The translation by Friedrich Max Muller is the one I use translated in 1881. I have read Dhammapada's translated by the different sects and they are all generally the same but different to serve the needs of the sects.  

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3 years ago  ::  May 30, 2011 - 6:04PM #28
Bhakta_glenn
Posts: 817

The Dhammapada that I use is the one that is recognised as the Second Book of the Khuddaka Nikaya of the Suttanta Pitaka, which was approved by the Sixth Buddhist Council.


It was translated by the Burmese Scholar Daw Mya Tin MA, and was edited by the Editorial Committe of the Burma Tipitaka Associtation< whose Academic Qualifications are shown here:



www.tipitaka.net/tipitaka/dhp/#Burma Pitaka Association


Burma Pitaka Association
Editorial Committee


Doctrinal Adviser Sayadaw U Kumara, BA, Dhammcariya (Siromani, Vatamsaka).
   
Chairman U Shwe Mra, BA., I.C.S. Retd.,
Former Special Adviser, Public Administration Division, E.S.A., United Nations Secretariat.
   
Members U Chan Htoon, LL.B., Barrister-at-law;
Former President, World Fellowship of Buddhists.
  U Nyun, B.A., I.C.S. Retd.,
Former Executive Secretary, United Nations Economic Commission for Asia and the Far East;
Vice-President, World Fellowship of Buddhists.
  U Myint Too, B.Sc., B.L., Barrister-at-law,
Vice-President, All Burma Buddhist Association.
  Daw Mya Tin, M.A.,
Former Head of Geography Department, Institute of Education, Rangoon.
   
Doctrinal Consultant U Kyaw Htut, Dhammacariya;
Former Editor-in-chief of the Board for Burmese Translation of the Sixth Synod Pali Texts.
   
Editors U Myo Min, M.A., B.L.,
Former Professor of English, Rangoon University.
  U Thein Maung, B.A., B.L
  U Hla Maung, B.A., B.L.
   
Secretary U Tin Nwe, B.Sc.



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3 years ago  ::  May 30, 2011 - 6:41PM #29
vacchagotta
Posts: 298

May 30, 2011 -- 12:59PM, Hukserfan wrote:


 The translation by Friedrich Max Muller is the one I use translated in 1881. I have read Dhammapada's translated by the different sects and they are all generally the same but different to serve the needs of the sects.  




Thanks, Huskerfan.


It would be very interesting to see an example of where you saw this going on with the translation of a passage!


in friendliness,


V.

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3 years ago  ::  Jun 03, 2011 - 1:43PM #30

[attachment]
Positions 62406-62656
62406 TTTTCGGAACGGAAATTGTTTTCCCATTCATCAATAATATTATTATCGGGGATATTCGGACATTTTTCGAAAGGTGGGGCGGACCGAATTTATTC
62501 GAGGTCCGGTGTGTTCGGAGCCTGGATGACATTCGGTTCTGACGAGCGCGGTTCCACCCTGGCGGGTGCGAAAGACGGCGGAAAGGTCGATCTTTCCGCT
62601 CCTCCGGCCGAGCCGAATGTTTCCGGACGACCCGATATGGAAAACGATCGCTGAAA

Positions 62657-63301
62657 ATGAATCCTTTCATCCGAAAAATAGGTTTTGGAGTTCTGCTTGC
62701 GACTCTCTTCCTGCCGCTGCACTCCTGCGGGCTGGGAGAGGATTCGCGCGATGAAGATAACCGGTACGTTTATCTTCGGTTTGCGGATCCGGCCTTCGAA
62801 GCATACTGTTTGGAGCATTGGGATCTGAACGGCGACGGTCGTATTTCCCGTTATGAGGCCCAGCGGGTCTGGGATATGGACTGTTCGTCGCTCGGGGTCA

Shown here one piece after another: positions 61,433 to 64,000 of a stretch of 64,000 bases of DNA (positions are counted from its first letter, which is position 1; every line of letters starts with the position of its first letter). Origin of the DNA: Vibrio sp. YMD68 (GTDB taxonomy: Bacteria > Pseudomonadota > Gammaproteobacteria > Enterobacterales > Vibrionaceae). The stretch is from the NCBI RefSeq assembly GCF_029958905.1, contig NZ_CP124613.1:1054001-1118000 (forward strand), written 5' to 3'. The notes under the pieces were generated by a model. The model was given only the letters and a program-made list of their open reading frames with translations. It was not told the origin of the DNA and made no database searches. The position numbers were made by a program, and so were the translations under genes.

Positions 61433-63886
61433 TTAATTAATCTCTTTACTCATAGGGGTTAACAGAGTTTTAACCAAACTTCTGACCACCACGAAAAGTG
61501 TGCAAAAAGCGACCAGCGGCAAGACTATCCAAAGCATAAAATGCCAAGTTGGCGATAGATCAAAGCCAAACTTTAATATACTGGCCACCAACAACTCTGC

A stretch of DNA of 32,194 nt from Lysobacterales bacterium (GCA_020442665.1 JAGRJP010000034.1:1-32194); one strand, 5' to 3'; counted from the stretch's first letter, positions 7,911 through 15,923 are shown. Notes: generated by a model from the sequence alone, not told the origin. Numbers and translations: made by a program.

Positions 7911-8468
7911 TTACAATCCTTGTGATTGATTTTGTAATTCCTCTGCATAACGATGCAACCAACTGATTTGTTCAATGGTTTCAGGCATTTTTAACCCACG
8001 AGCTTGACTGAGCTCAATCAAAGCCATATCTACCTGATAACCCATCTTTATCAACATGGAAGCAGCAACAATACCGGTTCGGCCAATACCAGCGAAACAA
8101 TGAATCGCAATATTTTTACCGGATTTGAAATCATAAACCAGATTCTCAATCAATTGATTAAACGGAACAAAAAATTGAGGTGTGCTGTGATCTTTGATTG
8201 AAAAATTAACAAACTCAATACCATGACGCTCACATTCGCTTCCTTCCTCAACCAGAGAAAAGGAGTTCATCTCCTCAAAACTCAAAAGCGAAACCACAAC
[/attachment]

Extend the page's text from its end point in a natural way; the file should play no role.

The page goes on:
etoro
Posts: 568

Its all good! 


In the final analysis, all critical thinking by sentient beings leads to the portal by which one will enter the Buddha wisdom whether in one's present life or the next. All states of being are manifestations of karma. Make good causes and seek out the highest good.  This way will lead to the Buddha wisdom. Unforetunately most common people begin to make good cause only after they have caused themselves much suffering. This is quite unavoidable given the nature and structure of our reality.


Another sad truth is that many people living today can not surmize that post pardem Buddhism or Satdharma has already spread through many third party cultures as it made its way North, South, East and now West. The same concerns that we have today about the Buddha's teachings being tainted and impurified were made and explored by many wonderful and sincere seekers through out the entire history of Buddhism.  Great and profound measures have already been taken to insure a correct transmission of Buddhism to all future generations. In fact such measures were taken by the Buddha himself. But a person's karma also determines all these things no matter what age they are born in. The fact that any living person of any age struggles within himself to determine which of the many teachings of life are true and not true in itself is a form of negative karma.  This goes whether one belives themselves to be operating within the Buddhist realm or without the Buddhist realm. 


Even within the Buddhist realm there is the so called divisions of Hinayana, Mahayana and Vajrayana. Even within these divisions there are many substages of learning and accomplishments with such designations and degrees. It can become a confusing mess indeed. BUt in the end it is all due to ones karma whether one encounters the correct teacher and the correct method of practice that suits the times and the persons capacity.


 


 


 


For example ---------->